Personal Injury Blog



In 2016, Tampa was ranked the 7th most dangerous city for pedestrians by Smart Growth America, a national organization committed to making our streets, neighborhoods, and communities safer.

Drivers didn't fare better by much. Last year, Florida reported 395,438 car crashes. 165,956 of those involved injuries.

Last November, in large part in response to these numbers, the Hillsborough County Public Transportation Committee voted 4-3 to allow Uber, Lyft, and similar ride-sharing companies to do business in Tampa.

The vote created an alternative mode of transportation for tourists, commuters, and business people. Less foot traffic will hopefully mean fewer pedestrian accidents, but it also leads to more cars on the road. In the end, economic incentives and public demand outweighed the risks of increased traffic and car crashes.

Not everyone in the city or the state were happy with the vote. One particular point of contention was the fact that Hillsborough County permitted the ride-sharing companies to forgo the fingerprinting requirements spelled out in the state legislation.

Tampa City Council member Frank Reddick was so upset that he resigned from the board. In his mind, permitting Uber and Lyft to avoid the fingerprint requirements was a slap in the face to the state. He wanted to abide by the laws drafted by state legislators, and he couldn't endorse a deviation from those rules and restrictions.The Executive Director of the Hillsborough County Public Transportation Committee, Kyle Cockream also announced that he would end his term early.

Although many weren't pleased, the ride-sharing companies also had to make sacrifices. Uber and Lyft agreed to increase their insurance liability coverage, pay annual fees, and they made it clear they would complete thorough background checks of their drivers.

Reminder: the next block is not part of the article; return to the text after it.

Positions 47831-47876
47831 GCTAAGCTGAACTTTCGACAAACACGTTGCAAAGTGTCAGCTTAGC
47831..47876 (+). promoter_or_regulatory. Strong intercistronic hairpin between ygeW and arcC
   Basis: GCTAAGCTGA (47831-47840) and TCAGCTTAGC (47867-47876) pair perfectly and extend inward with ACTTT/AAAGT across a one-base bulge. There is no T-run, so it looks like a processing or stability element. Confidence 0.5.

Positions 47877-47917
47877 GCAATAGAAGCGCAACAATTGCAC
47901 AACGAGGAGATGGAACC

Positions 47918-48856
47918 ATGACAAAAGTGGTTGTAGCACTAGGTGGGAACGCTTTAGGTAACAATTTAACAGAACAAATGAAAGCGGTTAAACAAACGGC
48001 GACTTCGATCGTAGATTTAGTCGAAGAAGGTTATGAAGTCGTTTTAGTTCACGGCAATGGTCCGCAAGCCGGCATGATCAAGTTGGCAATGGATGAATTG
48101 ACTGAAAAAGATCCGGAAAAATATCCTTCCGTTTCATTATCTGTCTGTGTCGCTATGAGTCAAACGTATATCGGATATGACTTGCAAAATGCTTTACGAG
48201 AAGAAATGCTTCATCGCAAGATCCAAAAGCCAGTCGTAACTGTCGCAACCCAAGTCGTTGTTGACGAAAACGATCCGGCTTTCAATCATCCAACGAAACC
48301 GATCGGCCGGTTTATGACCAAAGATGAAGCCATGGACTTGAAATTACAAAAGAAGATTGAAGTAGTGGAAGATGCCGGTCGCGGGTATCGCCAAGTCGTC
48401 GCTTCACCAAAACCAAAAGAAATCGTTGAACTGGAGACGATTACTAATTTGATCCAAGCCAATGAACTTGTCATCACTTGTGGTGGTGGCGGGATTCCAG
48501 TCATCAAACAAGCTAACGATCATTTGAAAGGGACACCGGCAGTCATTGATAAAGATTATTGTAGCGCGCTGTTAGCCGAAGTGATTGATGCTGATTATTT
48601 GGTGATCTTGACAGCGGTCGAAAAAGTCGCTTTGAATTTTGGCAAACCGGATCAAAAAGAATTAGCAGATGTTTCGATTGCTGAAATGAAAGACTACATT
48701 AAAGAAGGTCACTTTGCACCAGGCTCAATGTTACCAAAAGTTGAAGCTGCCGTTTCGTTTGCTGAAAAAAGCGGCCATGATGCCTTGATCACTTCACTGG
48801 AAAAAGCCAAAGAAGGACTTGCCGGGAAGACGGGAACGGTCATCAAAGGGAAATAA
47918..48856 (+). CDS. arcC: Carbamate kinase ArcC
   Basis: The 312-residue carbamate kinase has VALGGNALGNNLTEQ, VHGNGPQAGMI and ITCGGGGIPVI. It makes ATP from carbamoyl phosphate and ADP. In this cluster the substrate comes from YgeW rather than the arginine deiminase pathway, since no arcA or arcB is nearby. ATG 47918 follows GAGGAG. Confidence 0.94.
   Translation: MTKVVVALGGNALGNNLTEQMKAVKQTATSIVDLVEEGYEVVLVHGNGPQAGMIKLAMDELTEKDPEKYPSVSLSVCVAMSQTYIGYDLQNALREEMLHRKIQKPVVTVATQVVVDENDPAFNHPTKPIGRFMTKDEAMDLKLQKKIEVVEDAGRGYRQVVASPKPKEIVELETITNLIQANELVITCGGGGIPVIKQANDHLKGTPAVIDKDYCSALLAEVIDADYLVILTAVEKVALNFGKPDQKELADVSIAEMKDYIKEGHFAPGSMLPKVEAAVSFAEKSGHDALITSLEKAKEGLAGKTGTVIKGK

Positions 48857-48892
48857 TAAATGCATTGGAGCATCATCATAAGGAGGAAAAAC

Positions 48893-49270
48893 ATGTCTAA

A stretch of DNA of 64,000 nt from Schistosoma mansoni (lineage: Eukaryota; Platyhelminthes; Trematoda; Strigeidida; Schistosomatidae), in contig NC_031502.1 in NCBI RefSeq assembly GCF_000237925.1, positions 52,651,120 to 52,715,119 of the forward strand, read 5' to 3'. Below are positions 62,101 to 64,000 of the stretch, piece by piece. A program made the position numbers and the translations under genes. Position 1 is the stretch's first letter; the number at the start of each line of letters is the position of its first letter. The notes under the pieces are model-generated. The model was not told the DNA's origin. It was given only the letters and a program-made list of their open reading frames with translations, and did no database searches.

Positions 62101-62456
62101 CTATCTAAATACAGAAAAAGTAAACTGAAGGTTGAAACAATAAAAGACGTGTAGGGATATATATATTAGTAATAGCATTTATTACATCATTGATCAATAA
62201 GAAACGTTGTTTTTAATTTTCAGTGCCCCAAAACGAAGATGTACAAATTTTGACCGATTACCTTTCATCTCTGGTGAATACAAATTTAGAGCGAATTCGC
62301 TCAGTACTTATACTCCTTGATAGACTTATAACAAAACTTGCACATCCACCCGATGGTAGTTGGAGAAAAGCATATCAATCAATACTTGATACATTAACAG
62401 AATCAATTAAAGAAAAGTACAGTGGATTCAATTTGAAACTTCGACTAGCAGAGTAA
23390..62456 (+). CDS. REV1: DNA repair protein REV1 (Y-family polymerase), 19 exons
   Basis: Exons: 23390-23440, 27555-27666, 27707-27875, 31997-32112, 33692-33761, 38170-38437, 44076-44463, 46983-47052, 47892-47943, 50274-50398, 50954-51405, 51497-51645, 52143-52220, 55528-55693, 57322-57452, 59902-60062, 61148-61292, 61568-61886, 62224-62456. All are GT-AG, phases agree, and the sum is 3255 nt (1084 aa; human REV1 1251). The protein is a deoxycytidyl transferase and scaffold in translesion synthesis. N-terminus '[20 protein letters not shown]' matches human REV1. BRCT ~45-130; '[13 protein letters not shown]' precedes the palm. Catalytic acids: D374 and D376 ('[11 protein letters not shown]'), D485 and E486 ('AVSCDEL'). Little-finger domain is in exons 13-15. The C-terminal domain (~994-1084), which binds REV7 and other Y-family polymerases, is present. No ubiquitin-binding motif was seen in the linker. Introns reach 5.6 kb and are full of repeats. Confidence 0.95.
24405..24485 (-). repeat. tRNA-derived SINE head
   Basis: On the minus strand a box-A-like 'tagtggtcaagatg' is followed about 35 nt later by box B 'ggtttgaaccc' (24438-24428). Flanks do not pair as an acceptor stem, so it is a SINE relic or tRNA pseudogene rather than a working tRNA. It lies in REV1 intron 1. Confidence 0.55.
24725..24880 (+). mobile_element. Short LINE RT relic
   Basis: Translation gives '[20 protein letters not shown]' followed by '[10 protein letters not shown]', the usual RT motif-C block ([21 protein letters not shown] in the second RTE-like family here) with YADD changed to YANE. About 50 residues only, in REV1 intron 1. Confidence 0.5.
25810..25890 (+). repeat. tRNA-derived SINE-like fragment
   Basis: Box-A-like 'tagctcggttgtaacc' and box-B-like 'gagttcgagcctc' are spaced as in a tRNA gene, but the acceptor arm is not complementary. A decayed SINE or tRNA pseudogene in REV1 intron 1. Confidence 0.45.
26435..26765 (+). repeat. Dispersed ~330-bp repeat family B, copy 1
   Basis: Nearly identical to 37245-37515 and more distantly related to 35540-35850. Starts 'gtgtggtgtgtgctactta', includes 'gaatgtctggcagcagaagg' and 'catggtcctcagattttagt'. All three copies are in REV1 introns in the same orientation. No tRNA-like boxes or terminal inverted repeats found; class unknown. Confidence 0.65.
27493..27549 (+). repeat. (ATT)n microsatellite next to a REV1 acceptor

State Legislation Passes House and Senate: CS/HB 221

In March, the Florida House of Representatives passed HB 221, an updated version of previous bills aimed at regulating Uber and Lyft. Under the new law, these ride-sharing companies are no longer required to run fingerprints on all of their drivers.

The bill gets rid of restrictive laws passed by Orlando and other cities. When signed, it will create uniform procedures throughout the state. Legislators hope to clear up the confusion that previously existed. They're confident this move will encourage big money ride-sharing companies like Uber and Lyft to grow their businesses in the Sunshine State.

On April 24, 2017, Governor Scott tweeted that he looks forward to signing the bill into law. He, like most members of the legislature, sees the potential positive impact ride-sharing companies could have on the state.

What if you're involved in an accident?

Florida's ride-sharing law will be signed into law soon, but the debate isn't likely to end there. In states where Uber and Lyft currently operate, more and more passengers are complaining about insurance.

Uber and Lyft claim that their drivers are independent contractors, not employees. This way, the ride-sharing companies don't have to pay to insure their driver's vehicles. All of this is fine, as long as the driver's personal automobile insurance carrier agrees to pick up your claim. Unfortunately, many of them aren't doing so.

If you're involved in an accident while on a ride with Uber, Lyft, or their competitors, you can't afford to pay for the injuries yourself, and you shouldn't have to. Driver's insurance carriers often claim that the driver didn't carry commercial insurance.

If this happens to you and you find yourself without a way to pay your hospital bills, you can't sit around waiting for a solution. You need to act. You need to call the experienced attorneys at Lowman Law Firm.

Contact Lowman Law Firm

If have any questions regarding ride-sharing laws, or if you're involved in a car accident, give Lowman Law Firm a call at (352) 796-0016 or toll-free at 866-9 LOWMAN.


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